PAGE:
Gun ownership requires much responsibility. My son, Noam Chaim pondered the decision for a long time. There are many factors to consider: investing money in its purchase; keeping the gun in a safe place at home so no one get to it; the financial responsibility of paying for a gun license renewal as well as use of a shooting range; the inconvenience of having to have it at your side as a constant companion; firearms can be stolen or misplaced, and the owner is ultimately responsible if this occurs and he has not notified the police; and the risk of self-injury while handling a firearm.
The main pro for owning a firearm in Israel is that it can protect you and those around you from a terrorist attack. Some Israeli citizens have been successful in felling or killing terrorists due to their private arms. Israeli civilians were instrumental in eliminating the terrorist in the bulldozer attack in July of 2003 on King David Street in Yerushalayim, in which 24 people were injured; in the front-end loader attack on Jaffa Street in July of 2008 in which three Jews were murdered and dozens injured; in the March 2009 bulldozer attack on the Begin Highway near the Malcha Mall; and in the January 2017 truck ramming attack near The Promenade in the Armon HaNatziv neighborhood which murdered four young Israeli soldiers and injured about a dozen and a half; to name a few.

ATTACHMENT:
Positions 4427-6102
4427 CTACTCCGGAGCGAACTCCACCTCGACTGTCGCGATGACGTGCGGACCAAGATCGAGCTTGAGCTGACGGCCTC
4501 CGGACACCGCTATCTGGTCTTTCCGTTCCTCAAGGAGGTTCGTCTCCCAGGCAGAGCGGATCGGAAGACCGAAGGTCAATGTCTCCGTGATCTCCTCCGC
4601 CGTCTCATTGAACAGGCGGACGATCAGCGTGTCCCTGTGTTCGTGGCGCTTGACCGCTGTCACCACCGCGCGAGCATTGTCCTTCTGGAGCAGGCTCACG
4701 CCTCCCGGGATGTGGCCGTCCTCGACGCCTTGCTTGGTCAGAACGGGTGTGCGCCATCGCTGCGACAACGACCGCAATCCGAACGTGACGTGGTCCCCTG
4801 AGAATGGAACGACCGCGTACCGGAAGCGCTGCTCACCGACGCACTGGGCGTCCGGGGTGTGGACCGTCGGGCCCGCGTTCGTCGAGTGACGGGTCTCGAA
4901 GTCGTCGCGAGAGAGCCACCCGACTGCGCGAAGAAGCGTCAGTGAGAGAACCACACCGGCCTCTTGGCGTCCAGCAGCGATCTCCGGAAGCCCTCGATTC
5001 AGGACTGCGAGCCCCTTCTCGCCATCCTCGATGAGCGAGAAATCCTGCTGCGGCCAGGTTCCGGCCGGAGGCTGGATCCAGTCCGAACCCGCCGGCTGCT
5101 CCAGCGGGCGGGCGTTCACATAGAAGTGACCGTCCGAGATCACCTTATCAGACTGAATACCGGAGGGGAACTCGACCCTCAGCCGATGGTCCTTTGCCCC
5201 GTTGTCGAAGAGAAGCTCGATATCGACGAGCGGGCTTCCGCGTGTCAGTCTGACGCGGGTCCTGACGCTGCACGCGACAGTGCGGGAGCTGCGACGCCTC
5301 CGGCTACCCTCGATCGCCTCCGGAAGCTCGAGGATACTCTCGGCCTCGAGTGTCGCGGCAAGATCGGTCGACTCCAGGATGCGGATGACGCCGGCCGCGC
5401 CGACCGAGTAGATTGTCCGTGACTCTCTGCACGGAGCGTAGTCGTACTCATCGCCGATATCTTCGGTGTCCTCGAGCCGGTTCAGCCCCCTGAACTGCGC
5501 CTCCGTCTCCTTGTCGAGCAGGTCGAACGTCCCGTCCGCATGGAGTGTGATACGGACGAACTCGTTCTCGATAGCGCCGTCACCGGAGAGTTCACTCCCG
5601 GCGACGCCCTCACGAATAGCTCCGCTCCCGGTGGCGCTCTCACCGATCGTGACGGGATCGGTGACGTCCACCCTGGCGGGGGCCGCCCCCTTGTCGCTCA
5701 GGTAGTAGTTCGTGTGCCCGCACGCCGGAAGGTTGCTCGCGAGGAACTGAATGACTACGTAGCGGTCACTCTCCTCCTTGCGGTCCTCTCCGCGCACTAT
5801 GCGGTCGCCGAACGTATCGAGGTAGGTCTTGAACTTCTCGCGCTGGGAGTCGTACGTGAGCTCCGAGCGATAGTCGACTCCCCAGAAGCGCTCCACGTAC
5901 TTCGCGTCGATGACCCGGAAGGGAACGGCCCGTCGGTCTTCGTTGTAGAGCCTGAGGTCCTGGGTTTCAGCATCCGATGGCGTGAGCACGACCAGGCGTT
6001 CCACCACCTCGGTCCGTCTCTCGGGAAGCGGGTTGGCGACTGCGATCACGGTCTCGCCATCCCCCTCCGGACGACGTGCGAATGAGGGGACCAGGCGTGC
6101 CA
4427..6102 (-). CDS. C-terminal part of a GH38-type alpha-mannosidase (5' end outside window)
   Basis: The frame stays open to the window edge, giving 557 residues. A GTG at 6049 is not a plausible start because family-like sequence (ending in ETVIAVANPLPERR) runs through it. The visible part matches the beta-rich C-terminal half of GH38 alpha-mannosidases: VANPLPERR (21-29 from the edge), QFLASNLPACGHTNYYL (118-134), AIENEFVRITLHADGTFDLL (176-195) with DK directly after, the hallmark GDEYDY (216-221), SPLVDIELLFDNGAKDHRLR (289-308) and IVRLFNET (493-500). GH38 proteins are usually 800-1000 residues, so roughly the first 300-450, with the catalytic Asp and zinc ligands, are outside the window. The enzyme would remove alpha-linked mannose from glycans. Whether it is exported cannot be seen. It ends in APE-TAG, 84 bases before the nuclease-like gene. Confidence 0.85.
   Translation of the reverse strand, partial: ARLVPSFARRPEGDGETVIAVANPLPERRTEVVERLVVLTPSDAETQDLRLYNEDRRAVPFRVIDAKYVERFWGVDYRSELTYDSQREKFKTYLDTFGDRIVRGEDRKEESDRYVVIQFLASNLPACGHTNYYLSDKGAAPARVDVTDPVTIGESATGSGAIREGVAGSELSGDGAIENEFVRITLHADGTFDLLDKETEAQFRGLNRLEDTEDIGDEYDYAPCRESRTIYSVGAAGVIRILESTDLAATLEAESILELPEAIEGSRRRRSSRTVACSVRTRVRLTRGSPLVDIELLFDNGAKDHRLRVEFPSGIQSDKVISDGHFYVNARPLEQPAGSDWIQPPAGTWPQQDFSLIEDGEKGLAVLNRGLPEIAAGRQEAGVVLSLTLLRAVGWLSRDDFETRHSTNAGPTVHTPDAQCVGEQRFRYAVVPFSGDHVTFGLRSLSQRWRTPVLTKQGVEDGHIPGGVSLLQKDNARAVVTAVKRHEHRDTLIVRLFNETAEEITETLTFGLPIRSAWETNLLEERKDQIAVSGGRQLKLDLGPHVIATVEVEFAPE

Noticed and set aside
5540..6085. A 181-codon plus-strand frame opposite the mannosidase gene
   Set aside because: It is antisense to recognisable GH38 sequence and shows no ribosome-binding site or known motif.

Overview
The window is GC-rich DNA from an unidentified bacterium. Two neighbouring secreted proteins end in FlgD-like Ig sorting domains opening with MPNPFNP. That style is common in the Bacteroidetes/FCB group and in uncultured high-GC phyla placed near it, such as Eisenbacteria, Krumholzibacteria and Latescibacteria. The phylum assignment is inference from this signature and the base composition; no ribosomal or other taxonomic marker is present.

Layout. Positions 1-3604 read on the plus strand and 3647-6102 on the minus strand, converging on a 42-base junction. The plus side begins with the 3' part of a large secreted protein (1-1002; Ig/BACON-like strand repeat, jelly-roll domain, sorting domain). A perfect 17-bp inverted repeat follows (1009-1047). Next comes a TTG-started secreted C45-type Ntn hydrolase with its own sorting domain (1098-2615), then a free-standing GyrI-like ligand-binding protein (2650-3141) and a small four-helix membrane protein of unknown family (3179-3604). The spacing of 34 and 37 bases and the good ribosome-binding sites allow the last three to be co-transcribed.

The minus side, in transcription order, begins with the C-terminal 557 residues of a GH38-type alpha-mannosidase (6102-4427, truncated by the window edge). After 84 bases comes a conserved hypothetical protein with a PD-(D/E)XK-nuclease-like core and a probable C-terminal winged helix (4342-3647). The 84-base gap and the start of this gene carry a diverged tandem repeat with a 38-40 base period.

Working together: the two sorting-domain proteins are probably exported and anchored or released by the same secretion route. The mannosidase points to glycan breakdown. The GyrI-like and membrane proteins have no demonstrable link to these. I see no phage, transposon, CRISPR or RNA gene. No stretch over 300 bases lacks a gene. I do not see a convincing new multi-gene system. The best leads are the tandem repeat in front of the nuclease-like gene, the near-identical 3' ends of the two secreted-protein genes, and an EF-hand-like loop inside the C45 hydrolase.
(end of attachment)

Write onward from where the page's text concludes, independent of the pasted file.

When our son Naftali Yehuda, who served in the IDF tank corps as a tank commander, began talking about obtaining a gun license, I had no qualms about it. To me it seemed natural that if one lives in Eretz Yisrael then it is a good idea to have added protection from our enemies. At the time that he started the process of applying for a license, he and his wife Ora planned to move from the city of Holon, situated in the center of the country, to Eli in the Shomron. Too many terror attacks have taken place on Route 60 near their community. I was davka pleased that our son would have such a means of protection. It seemed natural—like taking driving lessons in order to obtain a driver’s license.